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N13/N15 - Ballybofey/Stranorlar bypass [preferred route published; design underway]

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Comments

  • Moderators, Business & Finance Moderators, Motoring & Transport Moderators, Society & Culture Moderators Posts: 66,471 Mod ✭✭✭✭L1011


    The DC status is due to the "atlantic economic corridor" plan, rather than traffic levels. Intent is to have a DC from Letterkenny to Sligo regardless of whether current traffic levels require it.



  • Registered Users Posts: 1,309 ✭✭✭KrisW1001


    Ballybofey-Stranorlar is part of a nationally-important route corridor, connecting Derry and Letterkenny with Sligo and, from there, the westen half of the country. As such, despite the local AADT figures of under 8,000 (south of Ballybofey), having a consistent standard of road along the longer route corridor justifies a build as 2+2.

    Also, the traffic counter data for the N15 here shows a very high proportion of HGV traffic (around 8%), which gives another push to proving a segregated road type, in order to provide safe overtaking.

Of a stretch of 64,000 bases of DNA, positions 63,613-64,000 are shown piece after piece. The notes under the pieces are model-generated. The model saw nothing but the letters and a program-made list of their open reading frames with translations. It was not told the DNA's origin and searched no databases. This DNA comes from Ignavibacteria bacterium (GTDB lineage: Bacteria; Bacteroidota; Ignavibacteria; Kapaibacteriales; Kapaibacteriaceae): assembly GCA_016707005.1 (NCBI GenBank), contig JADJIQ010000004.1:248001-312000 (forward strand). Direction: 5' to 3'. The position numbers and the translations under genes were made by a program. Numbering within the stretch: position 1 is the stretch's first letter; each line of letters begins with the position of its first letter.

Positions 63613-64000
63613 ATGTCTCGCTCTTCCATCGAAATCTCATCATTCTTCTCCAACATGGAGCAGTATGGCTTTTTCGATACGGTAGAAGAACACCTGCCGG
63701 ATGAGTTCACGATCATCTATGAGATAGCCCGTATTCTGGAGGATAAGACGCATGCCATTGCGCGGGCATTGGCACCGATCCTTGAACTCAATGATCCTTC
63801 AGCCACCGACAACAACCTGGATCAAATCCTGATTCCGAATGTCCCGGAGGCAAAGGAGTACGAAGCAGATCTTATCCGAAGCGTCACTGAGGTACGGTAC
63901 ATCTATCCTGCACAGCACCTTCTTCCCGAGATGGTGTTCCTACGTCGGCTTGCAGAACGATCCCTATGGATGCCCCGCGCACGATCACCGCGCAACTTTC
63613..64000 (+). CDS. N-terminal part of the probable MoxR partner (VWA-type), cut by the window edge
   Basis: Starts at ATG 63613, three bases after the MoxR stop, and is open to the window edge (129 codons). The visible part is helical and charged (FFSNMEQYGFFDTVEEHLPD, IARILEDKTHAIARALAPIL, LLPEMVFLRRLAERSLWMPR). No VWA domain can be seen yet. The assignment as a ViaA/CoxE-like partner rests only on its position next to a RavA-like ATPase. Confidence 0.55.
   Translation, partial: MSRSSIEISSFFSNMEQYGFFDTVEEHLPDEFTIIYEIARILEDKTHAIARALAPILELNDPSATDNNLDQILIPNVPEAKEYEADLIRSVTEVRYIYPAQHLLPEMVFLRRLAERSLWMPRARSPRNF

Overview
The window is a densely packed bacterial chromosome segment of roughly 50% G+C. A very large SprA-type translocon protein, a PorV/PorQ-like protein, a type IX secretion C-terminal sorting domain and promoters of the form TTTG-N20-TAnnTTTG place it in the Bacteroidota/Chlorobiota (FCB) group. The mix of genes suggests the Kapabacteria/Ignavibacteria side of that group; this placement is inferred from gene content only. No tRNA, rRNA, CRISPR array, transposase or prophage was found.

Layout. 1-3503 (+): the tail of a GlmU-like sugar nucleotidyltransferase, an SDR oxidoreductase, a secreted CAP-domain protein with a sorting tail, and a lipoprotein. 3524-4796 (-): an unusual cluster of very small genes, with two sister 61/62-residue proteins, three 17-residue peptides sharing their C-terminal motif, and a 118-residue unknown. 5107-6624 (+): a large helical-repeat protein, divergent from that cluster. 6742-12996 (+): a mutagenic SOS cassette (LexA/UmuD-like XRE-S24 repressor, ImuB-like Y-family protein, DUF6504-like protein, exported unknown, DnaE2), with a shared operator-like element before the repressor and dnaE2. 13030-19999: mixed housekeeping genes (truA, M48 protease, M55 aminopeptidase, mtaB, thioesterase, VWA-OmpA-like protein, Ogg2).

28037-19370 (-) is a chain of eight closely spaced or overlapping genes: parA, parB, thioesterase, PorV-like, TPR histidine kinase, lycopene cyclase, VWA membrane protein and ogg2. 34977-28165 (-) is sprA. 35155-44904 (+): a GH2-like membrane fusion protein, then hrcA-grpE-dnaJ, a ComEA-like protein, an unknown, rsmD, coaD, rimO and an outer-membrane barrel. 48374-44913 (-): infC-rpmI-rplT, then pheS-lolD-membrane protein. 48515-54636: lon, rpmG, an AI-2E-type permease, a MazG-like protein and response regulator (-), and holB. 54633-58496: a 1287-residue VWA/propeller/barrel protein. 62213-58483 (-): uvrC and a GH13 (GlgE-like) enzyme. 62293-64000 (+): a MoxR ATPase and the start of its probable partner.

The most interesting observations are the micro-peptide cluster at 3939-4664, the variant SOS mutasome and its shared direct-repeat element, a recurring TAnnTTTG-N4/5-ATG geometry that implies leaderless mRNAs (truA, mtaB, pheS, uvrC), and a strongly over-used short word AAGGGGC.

Remember, 2+2 is only 10~15% more expensive than a properly engineered new-build Type 1 Single-carriageway road. Based on recent projects, it is clear that Type 1 SC is only considered now for routes that are unlikely to exceed 10,000 AADT (new-build type 1 SC has a design capacity of 13,500 AADT; 2+2 is 22,000). None of the three N13/N15 schemes fall into this bracket, as they’re currently at 7-11,000 AADT



  • Registered Users Posts: 6,544 ✭✭✭Pete_Cavan


    I didn't bemoan anything, what I said was "I can't see how a case can be made for spending €150m-€180m bypassing Ballybofey/Stranorlar". The cost now appears to be even higher. I think it will strugglebig time to get past the PSC.



  • Registered Users Posts: 6,544 ✭✭✭Pete_Cavan


    Ah come on, the 90km between Sligo and Ballybofey will not be DC for a long long time, if ever. Traffic levels aren't there and the terrain is rough, the cost would be enormous. Each project has to justify itself, talk about vague hopes of replicating standards of another project which isn't even on the radar for the next 20 years isn't going to make a difference when it comes to the PSC.

    The Moycullen bypass is currently being built as SC despite traffic volumes higher than that.



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  • Registered Users Posts: 45,672 ✭✭✭✭muffler


    As 2 towns will be bypassed the appropriate funding would be more than value for money. A bit like a BOGOF 😎



  • Moderators, Science, Health & Environment Moderators Posts: 4,873 Mod ✭✭✭✭spacetweek


    I think all chance of an "Atlantic Corridor that specifies that dual carriageways need to be built regardless of traffic" was kyboshed as soon as the Greens got into power.



  • Registered Users Posts: 6,544 ✭✭✭Pete_Cavan